Engineer Goes to Trial in China Military Spy Case

The Washington Times (Washington, DC), March 27, 2007 | Go to article overview

Engineer Goes to Trial in China Military Spy Case


Byline: Bill Gertz, THE WASHINGTON TIMES

China's efforts to use spying to gain U.S. military technology will get a close look during the trial of a Chinese-born defense contractor set to begin today near Los Angeles.

Chi Mak, an electrical engineer who worked on some of the U.S. Navy's most sensitive high-tech weapons, goes on trial in a federal court in Santa Ana, Calif., on charges of conspiracy to export U.S. defense secrets to China, possession of property in aid of a foreign government and failure to register as a foreign agent.

Federal law-enforcement and counterintelligence officials said the case against Mr. Mak and four others is one of the most significant Chinese intelligence-gathering cases in recent years after a string of failed China-spying cases. The FBI has come under fire for mishandling the 1999 case of Los Alamos nuclear scientist Wen Ho Lee, and the 2003 case of Los Angeles businesswoman Katrina Leung, who officials say spied for China while posing as an FBI informant.

Prosecutors plan to show that Mr. Mak and his brother Tai Mak were part of a ring that passed sensitive Navy technology to China through a military-funded research institute in Guangzhou.

Officials said that in 2001, Chi Mak gave his brother key details of the Navy's SPY-1 phased array radar, the heart of the Aegis battle management system used on almost all Navy warships. Tai Mak, a Phoenix Television engineer, was described by officials as a courier who passed the technology to China.

Chi Mak also was involved in developing the Navy's Quiet Electric Drive, a stealth-related technology for the next generation of warships. The Maks were arrested in October 2005 as, officials say, they sought to pass the drive technology to China. Chi Mak also is thought to have compromised the Navy's newest attack submarine, the Virginia class, by providing China with details of its onboard electrical system, which would make it easier for China to track the submarine.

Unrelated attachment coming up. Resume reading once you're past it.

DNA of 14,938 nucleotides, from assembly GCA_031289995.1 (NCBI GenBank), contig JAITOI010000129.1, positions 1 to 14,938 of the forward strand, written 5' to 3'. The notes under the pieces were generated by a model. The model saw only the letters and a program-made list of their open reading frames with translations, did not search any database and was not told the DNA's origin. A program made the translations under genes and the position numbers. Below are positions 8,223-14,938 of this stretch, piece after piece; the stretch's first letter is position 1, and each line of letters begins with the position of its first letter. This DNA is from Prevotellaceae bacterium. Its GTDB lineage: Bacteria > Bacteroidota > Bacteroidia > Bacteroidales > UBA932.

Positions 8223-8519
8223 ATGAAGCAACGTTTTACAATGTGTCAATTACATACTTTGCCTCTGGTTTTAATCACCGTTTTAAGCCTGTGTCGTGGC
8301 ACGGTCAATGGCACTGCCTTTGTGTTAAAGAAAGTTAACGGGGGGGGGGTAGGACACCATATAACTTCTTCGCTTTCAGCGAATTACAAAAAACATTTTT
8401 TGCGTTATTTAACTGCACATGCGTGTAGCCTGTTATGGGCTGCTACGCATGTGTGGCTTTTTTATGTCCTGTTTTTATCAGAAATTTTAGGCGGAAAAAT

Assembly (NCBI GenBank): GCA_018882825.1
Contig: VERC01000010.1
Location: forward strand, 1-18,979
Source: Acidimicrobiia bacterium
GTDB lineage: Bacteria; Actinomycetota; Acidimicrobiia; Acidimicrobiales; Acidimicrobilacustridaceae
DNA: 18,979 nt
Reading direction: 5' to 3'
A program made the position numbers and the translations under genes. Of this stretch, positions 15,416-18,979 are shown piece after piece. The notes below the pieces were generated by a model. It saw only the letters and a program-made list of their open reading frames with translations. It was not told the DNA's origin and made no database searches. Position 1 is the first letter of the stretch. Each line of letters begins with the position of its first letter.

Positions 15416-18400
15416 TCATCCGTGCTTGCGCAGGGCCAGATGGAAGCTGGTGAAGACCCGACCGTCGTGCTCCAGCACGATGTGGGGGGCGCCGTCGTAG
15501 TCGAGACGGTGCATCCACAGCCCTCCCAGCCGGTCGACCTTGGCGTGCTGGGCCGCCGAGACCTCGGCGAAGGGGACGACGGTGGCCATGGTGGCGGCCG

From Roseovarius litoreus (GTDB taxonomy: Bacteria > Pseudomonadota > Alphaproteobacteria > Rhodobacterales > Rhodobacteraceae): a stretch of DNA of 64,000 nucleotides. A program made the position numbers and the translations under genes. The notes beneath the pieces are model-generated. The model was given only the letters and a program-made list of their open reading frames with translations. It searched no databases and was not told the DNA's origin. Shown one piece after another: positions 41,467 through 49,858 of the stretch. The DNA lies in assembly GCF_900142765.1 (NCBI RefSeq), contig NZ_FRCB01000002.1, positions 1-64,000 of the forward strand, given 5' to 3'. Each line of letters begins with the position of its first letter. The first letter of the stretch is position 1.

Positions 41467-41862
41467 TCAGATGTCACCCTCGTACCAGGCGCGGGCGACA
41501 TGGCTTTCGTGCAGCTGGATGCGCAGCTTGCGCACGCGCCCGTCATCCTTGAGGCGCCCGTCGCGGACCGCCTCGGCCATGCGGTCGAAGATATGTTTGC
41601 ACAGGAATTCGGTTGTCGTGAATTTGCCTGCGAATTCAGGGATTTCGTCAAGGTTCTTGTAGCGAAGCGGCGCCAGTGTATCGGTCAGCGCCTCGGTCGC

Investigators say Chi Mak told them after his arrest that he supplied information to Pu Pei-liang, a researcher at the military-funded Chinese Center for Asia Pacific Studies (CAPS) at Zhongshan University. …

The rest of this article is only available to active members of Questia

Already a member? Log in now.

Notes for this article

Add a new note
If you are trying to select text to create highlights or citations, remember that you must now click or tap on the first word, and then click or tap on the last word.
One moment ...
Default project is now your active project.
Project items

Items saved from this article

This article has been saved
Highlights (0)
Some of your highlights are legacy items.

Highlights saved before July 30, 2012 will not be displayed on their respective source pages.

You can easily re-create the highlights by opening the book page or article, selecting the text, and clicking “Highlight.”

Citations (0)
Some of your citations are legacy items.

Any citation created before July 30, 2012 will labeled as a “Cited page.” New citations will be saved as cited passages, pages or articles.

We also added the ability to view new citations from your projects or the book or article where you created them.

Notes (0)
Bookmarks (0)

You have no saved items from this article

Project items include:
  • Saved book/article
  • Highlights
  • Quotes/citations
  • Notes
  • Bookmarks
Notes
Cite this article

Cited article

Style
Citations are available only to our active members.
Buy instant access to cite pages or passages in MLA, APA and Chicago citation styles.

(Einhorn, 1992, p. 25)

(Einhorn 25)

1. Lois J. Einhorn, Abraham Lincoln, the Orator: Penetrating the Lincoln Legend (Westport, CT: Greenwood Press, 1992), 25, http://www.questia.com/read/27419298.

Cited article

Engineer Goes to Trial in China Military Spy Case
Settings

Settings

Typeface
Text size Smaller Larger Reset View mode
Search within

Search within this article

Look up

Look up a word

  • Dictionary
  • Thesaurus
Please submit a word or phrase above.
Print this page

Print this page

Why can't I print more than one page at a time?

Help
Full screen

matching results for page

    Questia reader help

    How to highlight and cite specific passages

    1. Click or tap the first word you want to select.
    2. Click or tap the last word you want to select, and you’ll see everything in between get selected.
    3. You’ll then get a menu of options like creating a highlight or a citation from that passage of text.

    OK, got it!

    Cited passage

    Style
    Citations are available only to our active members.
    Buy instant access to cite pages or passages in MLA, APA and Chicago citation styles.

    "Portraying himself as an honest, ordinary person helped Lincoln identify with his audiences." (Einhorn, 1992, p. 25).

    "Portraying himself as an honest, ordinary person helped Lincoln identify with his audiences." (Einhorn 25)

    "Portraying himself as an honest, ordinary person helped Lincoln identify with his audiences."1

    1. Lois J. Einhorn, Abraham Lincoln, the Orator: Penetrating the Lincoln Legend (Westport, CT: Greenwood Press, 1992), 25, http://www.questia.com/read/27419298.

    Cited passage

    Thanks for trying Questia!

    Please continue trying out our research tools, but please note, full functionality is available only to our active members.

    Your work will be lost once you leave this Web page.

    Buy instant access to save your work.

    Already a member? Log in now.

    Author Advanced search

    Oops!

    An unknown error has occurred. Please click the button below to reload the page. If the problem persists, please try again in a little while.